Wednesday, December 5, 2018


I improvise a fair amount while GMing — I usually do whatever prep I'm going to do, and then react to whatever the PCs do with whatever tools I have available.  (A random name list is essential, particularly since I appear to be consulting notes when referencing or generating names, so this NPC appears Important™.)  It's why I dig the mid-part of a campaign: in the beginning, you have to establish lots of facts and generate content, but in the middle, you're just riffing off whatever has already been established.  I'd be hard-pressed to say how much of what I run is improvisation, just because it doesn't feel like it; I'm just running off facts that have already been established, and bringing in new information as needed.

So I was pleased as punch about a month ago when I managed to run a session almost totally on the fly.  (I used to run like that all the time, but it doesn't happen as often anymore.)  I'm running Frostbitten & Mutilated, and in the previous session, my players accidentally unleashed a demon that rampaged across Rottingkroner.  They subsequently decided that the road to Nornrik was a better place to be than in the city, so they fled.  So all my prep involved generating some notable sites along the western road, and then letting random encounters do the rest.  (Based on my map, the north road leads to the hexcrawl in the book, while the west and south roads lead to Nornrik.  The south road curves around a mountain range, and so is longer but safer; the west road cuts directly through the mountains, but is less-traveled and more dangerous.)

They head west.  They meet a new PC (playing the Doctor class from The Undercroft), bandage their wounds from fighting in the city (and so stop, only a couple of miles outside Rottingkroner), and are just in time to get slammed by an ice storm.  They camp, and first thing in the morning, a frost giant rolls up.  Three PCs — including the new doctor they just met! — die in the carnage, while the survivors and their hirelings flee back to Rottingkroner.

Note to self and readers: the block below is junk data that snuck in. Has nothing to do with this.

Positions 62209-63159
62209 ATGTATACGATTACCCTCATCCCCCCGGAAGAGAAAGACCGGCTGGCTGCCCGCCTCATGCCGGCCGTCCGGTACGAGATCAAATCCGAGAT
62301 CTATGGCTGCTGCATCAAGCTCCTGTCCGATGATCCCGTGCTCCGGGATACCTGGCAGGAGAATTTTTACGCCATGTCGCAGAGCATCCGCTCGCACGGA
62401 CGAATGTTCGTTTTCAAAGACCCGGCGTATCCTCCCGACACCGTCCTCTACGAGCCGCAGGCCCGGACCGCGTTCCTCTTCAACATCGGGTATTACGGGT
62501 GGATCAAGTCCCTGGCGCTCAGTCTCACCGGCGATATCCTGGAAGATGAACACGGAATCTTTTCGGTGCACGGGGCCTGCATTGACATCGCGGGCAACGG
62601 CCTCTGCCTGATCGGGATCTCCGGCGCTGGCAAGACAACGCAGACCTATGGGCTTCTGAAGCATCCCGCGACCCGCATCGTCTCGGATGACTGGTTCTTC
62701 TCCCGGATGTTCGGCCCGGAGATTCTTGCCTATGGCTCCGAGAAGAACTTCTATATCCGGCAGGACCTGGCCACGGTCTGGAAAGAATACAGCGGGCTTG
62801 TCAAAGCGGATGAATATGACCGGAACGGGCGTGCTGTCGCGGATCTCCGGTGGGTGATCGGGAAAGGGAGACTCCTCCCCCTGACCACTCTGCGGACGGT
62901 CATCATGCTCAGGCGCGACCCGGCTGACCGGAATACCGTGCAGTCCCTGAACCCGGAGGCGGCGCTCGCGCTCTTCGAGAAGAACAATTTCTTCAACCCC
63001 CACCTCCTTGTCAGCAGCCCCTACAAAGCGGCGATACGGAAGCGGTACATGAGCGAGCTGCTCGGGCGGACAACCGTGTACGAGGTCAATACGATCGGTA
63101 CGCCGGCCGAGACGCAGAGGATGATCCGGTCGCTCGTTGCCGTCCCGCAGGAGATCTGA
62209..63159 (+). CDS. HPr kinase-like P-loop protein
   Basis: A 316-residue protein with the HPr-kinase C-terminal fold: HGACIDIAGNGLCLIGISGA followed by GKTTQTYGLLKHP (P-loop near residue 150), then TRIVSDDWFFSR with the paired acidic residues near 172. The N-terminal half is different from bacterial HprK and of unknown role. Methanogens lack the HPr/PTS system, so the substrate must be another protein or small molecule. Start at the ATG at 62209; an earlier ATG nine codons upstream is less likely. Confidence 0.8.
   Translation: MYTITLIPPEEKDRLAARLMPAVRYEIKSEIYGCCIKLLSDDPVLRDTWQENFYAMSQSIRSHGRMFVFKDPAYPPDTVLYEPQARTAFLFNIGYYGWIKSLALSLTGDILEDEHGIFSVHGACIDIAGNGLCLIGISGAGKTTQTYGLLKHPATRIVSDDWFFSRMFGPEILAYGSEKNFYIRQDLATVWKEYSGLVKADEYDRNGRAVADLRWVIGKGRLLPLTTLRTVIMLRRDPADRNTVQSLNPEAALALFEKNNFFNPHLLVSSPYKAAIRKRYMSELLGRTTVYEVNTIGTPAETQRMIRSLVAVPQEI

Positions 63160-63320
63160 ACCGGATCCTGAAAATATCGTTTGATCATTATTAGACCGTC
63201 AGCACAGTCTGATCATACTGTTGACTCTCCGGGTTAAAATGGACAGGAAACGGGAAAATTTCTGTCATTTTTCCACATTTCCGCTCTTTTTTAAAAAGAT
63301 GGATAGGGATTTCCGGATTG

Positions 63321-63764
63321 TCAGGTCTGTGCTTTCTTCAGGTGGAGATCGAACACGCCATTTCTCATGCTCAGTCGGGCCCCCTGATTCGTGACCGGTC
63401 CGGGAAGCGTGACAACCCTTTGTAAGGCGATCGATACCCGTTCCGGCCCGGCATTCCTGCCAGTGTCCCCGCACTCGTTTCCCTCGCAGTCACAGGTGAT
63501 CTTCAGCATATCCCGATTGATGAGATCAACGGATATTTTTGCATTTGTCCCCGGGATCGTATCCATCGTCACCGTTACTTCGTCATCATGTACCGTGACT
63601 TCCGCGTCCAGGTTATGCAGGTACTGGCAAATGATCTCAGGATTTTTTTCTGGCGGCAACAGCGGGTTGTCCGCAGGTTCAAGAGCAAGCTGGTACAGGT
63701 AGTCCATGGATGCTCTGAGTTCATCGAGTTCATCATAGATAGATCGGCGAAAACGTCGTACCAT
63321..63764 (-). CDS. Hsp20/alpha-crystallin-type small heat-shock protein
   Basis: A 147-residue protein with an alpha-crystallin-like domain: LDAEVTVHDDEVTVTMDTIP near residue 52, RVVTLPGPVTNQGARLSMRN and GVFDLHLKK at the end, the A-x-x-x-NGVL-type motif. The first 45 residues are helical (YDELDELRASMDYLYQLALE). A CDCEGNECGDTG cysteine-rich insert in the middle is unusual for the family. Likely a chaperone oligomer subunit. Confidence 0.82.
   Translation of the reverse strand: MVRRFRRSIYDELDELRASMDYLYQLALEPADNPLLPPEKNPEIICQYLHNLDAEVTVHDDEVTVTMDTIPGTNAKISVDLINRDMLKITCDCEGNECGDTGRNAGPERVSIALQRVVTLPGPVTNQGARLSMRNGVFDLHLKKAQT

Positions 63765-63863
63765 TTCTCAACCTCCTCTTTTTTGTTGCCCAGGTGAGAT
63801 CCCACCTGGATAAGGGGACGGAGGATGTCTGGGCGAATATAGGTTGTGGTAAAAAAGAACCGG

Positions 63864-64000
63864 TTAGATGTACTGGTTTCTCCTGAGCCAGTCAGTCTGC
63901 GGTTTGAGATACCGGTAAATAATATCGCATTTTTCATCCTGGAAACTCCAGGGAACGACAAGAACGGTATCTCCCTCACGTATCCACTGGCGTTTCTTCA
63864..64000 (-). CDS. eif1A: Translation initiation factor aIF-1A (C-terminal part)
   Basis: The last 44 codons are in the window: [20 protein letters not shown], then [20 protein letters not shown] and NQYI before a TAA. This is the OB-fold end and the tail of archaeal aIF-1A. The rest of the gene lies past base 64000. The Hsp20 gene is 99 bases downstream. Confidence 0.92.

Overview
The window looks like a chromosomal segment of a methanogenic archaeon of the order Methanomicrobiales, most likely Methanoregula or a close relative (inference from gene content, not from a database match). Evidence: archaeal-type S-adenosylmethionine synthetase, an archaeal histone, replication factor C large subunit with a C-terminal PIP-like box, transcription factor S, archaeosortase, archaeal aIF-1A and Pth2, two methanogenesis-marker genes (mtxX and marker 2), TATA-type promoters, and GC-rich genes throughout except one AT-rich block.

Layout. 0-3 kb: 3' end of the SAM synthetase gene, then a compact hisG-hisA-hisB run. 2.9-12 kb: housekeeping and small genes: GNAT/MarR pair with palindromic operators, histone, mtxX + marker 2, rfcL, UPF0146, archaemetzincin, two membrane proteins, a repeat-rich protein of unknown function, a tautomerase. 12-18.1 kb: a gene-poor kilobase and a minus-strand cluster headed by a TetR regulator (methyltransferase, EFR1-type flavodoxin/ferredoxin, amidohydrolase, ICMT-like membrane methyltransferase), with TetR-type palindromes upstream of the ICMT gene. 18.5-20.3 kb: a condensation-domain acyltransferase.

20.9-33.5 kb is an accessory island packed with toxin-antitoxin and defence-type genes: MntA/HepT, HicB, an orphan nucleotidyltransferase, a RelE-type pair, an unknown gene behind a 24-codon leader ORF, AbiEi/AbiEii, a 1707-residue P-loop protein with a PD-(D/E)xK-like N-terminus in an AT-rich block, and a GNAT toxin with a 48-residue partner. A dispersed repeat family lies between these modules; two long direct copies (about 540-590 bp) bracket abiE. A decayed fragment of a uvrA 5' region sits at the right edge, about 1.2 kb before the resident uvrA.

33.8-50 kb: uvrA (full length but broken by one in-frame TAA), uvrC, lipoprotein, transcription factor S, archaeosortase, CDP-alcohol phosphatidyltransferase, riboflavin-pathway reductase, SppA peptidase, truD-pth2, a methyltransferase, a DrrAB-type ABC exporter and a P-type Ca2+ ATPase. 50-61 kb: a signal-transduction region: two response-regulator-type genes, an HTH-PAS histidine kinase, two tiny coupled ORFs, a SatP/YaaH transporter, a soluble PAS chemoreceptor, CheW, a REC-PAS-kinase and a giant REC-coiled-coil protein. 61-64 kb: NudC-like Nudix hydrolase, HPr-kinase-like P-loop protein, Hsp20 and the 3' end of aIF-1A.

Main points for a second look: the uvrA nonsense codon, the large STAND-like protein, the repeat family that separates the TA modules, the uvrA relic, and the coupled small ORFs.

That's where the improvisation starts.  One PC wants to start robbing houses to build up their finances for another expedition, and so sends the sneaky little pixie to investigate the wealthier houses in town.  A roll on a random table yields a diorama of a recent battle the PCs had, which is clearly going to be the fight with the giant.  I like that result because I also know it will entirely creep them out and inform whatever they do next.

While the pixie reports back and the new PCs show up (and I think there was pizza in there somewhere), I consult some more random tables, this time from Vornheim.  (It sounds like they're gunning for patronage from this obviously weird, rich person, so I know I'll need them fleshed out.)  A couple of rolls, a roll on a random name chart, and suddenly I have the owner.  (And I happen to have an appropriate picture on hand, which I think really sold the whole thing.)  Another roll for a random quest element mentions something about an ossuary holding demon bones, which sounds sufficiently like Elzemon and the Blood-Drinking Box from Chaos Rising to merit its inclusion.

I have all that done by the time they decide to show up at the house and confront this lady, and so they meet the beautiful and mysterious Bera Saemundsdottir, who is clearly using her husband's money to research occult subjects.  (One of the PCs seemed to really hit it off with Bera.)  She wants this dangerous box retrieved from a rival, and the PCs agree to it.  (And now are trying to figure out how to rope in hirelings to feed blood to this damn box.)

As far as I can tell, none of the players noticed the changeover.

There's a Mike Mearls bit where he talks about the GM being the most engaged when the player characters change plans or mess with stuff, and that's absolutely true.

I was incredibly engaged the whole time, and now the PCs have a potential new contact and patron (provided they don't screw it up).  Hopefully it works out as that patron will probably be important for some of the other stuff they've set in motion, but have not yet encountered...

(For that matter, November was a good month for improvisation and staying totally involved as a GM.  As noted earlier in the month, D&D got so crazy that I was completely engaged for most of that session, and I even had to improvise a dungeon when a teleport went awry.)

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